Mitt Romney has made a bit of a name for himself in recent weeks as a prominent republican voice against President Donald Trump, making him one of the few GOP members willing to push back on the current administration.
This ins’t a terrible surprise, however, as the Utah Senator has long been a vocal critic of the President, working to disparage Trump on Twitter and beyond.
His latest foray in the “resistance” comes as the Democrats have amplified their own calls to impeach and remove President Trump from office on the heels of a number of national polls indicating the nation’s shift in sentiment.
According to a bit of Gonzo-esque reporting from The Atlantic:
Trump has responded with a wrathful procession of personal attacks—deriding Romney as a “pompous ass,” taunting him over his failed presidential bid in 2012, and tweeting a cartoonish video that tags the senator as a “Democrat secret asset.”
These confrontations have turned Romney into one of the most closely watched figures in the impeachment battle now consuming Washington. While his fellow Republicans rail against “partisan witch hunts” and “fake whistle-blowers,” Romney is taking the prospect of a Senate trial seriously—he’s reviewing The Federalist Papers, brushing up on parliamentary procedure, and staying open to the idea that the president may need to be evicted from the Oval Office.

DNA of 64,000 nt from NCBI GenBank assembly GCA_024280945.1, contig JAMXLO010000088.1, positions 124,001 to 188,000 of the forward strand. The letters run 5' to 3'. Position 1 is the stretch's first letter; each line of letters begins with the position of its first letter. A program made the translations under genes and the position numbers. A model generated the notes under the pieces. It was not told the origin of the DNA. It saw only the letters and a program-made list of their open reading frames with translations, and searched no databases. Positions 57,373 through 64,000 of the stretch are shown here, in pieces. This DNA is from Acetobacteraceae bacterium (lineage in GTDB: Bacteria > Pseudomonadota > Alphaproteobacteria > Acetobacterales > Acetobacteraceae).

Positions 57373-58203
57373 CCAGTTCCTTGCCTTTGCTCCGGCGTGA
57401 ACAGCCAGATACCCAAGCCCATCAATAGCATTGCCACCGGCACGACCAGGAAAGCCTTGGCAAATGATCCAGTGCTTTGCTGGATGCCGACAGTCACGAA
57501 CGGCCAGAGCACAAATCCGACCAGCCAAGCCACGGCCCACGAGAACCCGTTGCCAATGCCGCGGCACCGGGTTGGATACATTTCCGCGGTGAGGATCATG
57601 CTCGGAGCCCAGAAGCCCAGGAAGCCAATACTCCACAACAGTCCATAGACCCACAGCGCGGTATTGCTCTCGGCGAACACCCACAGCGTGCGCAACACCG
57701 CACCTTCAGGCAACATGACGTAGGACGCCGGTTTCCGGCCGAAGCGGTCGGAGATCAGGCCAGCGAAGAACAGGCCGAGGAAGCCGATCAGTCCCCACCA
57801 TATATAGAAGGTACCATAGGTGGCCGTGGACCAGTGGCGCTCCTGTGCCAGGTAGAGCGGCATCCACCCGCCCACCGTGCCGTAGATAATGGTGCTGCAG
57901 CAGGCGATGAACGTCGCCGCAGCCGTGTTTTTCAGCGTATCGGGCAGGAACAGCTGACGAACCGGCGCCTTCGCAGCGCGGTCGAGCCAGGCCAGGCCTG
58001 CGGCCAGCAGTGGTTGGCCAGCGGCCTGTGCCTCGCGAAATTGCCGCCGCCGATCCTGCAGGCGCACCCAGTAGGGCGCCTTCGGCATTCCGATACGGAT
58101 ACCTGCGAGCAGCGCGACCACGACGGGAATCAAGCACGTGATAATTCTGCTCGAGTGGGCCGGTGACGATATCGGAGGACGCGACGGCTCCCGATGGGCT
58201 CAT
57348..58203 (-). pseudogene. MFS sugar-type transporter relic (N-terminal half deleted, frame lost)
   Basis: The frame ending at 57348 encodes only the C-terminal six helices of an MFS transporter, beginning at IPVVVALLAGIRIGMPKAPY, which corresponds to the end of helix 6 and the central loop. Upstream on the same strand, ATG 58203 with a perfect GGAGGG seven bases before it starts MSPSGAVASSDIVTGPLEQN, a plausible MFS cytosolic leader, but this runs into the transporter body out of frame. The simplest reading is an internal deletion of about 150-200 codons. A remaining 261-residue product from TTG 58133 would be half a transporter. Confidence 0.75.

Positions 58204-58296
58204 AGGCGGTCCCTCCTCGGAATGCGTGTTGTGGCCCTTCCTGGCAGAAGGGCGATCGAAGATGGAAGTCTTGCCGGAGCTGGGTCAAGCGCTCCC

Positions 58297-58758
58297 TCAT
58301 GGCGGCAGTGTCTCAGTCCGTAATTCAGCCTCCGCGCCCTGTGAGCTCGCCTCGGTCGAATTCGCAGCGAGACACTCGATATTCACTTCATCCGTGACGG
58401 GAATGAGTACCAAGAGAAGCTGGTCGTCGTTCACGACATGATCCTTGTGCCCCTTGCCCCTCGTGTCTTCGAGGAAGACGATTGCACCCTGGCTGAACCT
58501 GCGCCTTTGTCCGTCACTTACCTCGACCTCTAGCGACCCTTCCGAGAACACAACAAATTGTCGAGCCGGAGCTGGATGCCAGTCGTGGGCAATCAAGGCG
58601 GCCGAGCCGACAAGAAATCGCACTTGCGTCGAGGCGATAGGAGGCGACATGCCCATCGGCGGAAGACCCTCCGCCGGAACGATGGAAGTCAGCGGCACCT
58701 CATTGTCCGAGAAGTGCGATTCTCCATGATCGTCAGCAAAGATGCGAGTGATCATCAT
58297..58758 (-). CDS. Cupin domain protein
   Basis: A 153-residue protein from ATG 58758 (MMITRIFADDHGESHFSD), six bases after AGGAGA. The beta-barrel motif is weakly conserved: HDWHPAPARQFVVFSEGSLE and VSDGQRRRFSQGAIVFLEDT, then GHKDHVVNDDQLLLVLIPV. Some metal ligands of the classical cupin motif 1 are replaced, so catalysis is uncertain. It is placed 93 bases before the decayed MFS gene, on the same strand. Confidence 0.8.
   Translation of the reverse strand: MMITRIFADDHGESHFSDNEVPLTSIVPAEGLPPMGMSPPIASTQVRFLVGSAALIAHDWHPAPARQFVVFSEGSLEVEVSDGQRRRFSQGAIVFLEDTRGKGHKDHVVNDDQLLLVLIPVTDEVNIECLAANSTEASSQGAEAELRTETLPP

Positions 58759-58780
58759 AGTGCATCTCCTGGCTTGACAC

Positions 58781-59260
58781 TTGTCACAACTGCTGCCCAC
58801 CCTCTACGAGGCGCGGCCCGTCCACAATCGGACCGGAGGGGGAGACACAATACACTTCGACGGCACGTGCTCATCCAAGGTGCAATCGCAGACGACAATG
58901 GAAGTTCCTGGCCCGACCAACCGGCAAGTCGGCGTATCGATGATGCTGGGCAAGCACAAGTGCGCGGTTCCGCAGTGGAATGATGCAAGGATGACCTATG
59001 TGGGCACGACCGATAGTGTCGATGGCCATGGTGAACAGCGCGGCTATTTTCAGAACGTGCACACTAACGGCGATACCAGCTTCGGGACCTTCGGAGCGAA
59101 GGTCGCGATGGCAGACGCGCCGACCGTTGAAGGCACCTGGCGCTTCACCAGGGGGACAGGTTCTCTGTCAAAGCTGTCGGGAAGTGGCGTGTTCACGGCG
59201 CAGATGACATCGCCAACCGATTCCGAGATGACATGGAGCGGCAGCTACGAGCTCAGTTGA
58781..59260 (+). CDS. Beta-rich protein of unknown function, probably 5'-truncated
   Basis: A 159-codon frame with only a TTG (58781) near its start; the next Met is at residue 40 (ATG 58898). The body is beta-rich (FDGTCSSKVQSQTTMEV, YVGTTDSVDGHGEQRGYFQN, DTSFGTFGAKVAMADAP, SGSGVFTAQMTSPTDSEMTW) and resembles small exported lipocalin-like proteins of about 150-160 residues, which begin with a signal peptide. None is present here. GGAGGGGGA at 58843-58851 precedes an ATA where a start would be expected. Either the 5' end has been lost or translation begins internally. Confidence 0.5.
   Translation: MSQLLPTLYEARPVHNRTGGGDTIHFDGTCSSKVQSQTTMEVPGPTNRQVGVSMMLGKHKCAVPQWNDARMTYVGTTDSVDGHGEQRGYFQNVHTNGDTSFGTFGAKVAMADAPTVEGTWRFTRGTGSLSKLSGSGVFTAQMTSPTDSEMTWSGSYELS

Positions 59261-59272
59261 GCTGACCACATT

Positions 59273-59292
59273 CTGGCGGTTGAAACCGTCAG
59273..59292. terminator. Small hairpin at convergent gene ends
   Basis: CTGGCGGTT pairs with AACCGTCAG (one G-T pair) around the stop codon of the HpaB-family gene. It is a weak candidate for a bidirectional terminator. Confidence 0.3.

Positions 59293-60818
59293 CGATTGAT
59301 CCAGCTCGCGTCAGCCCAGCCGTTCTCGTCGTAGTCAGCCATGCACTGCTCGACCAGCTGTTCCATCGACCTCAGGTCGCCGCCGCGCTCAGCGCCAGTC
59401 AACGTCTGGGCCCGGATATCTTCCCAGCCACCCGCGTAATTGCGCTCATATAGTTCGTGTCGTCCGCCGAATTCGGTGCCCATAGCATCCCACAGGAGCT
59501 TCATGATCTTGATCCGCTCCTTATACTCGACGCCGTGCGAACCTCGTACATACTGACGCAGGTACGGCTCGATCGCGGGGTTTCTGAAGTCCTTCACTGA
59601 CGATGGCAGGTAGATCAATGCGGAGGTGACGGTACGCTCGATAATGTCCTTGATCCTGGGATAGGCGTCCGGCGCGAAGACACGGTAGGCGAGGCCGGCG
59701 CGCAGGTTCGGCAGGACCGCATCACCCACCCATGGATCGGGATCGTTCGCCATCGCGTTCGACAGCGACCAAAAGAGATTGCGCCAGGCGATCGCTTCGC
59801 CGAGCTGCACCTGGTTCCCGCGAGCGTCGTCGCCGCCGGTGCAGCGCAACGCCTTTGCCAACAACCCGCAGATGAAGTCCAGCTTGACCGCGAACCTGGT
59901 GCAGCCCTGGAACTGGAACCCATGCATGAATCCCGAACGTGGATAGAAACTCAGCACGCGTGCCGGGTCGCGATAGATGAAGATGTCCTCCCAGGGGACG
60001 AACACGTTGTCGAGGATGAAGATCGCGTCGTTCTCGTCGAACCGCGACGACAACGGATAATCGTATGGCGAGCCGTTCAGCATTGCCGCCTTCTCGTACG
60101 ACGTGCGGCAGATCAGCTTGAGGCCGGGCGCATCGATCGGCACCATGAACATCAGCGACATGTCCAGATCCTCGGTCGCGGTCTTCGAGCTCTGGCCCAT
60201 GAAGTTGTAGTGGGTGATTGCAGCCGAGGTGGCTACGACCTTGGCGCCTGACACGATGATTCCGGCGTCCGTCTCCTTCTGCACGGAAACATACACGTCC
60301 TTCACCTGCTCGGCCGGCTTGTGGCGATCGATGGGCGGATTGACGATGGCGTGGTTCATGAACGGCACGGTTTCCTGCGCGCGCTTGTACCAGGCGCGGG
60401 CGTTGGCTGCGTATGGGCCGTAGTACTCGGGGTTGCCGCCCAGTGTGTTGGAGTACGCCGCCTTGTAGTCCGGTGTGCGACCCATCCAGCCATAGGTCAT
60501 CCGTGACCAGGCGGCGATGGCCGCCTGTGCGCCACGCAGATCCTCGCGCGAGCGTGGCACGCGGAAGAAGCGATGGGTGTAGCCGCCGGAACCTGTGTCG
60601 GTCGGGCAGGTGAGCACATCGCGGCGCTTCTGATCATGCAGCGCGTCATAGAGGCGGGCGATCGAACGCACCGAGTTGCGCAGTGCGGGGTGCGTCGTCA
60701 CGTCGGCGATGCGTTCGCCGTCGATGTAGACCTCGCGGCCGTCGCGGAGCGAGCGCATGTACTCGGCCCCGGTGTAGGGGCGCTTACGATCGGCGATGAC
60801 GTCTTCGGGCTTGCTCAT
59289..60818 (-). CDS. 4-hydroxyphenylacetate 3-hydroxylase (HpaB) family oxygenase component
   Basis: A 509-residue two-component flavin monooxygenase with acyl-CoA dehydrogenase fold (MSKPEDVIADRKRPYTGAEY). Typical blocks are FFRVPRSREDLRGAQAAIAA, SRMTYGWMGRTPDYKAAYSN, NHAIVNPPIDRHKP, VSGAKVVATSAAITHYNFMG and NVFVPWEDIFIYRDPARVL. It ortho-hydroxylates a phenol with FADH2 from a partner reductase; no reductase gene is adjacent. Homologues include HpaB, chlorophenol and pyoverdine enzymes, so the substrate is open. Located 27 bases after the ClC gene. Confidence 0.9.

In the nine years I’ve been covering Romney, I’ve never seen him quite so liberated. Unconstrained by consultants, unconcerned about reelection, he is thinking about things such as legacy, and inheritance, and the grand sweep of history. Here, in the twilight of his career, he seems to sense—in a way that eludes many of his colleagues—that he’ll be remembered for what he does in this combustible moment. “I do think people will view this as an inflection point in American history,” Romney tells me.
The President’s July 25th phone call with his Ukrainian counterpart has been part and parcel to the left’s sudden willingness to call their anti-Trump efforts a “formal impeachment inquiry”, as if that somehow legitimizes their now three-year effort to nullify the results of the 2016 election.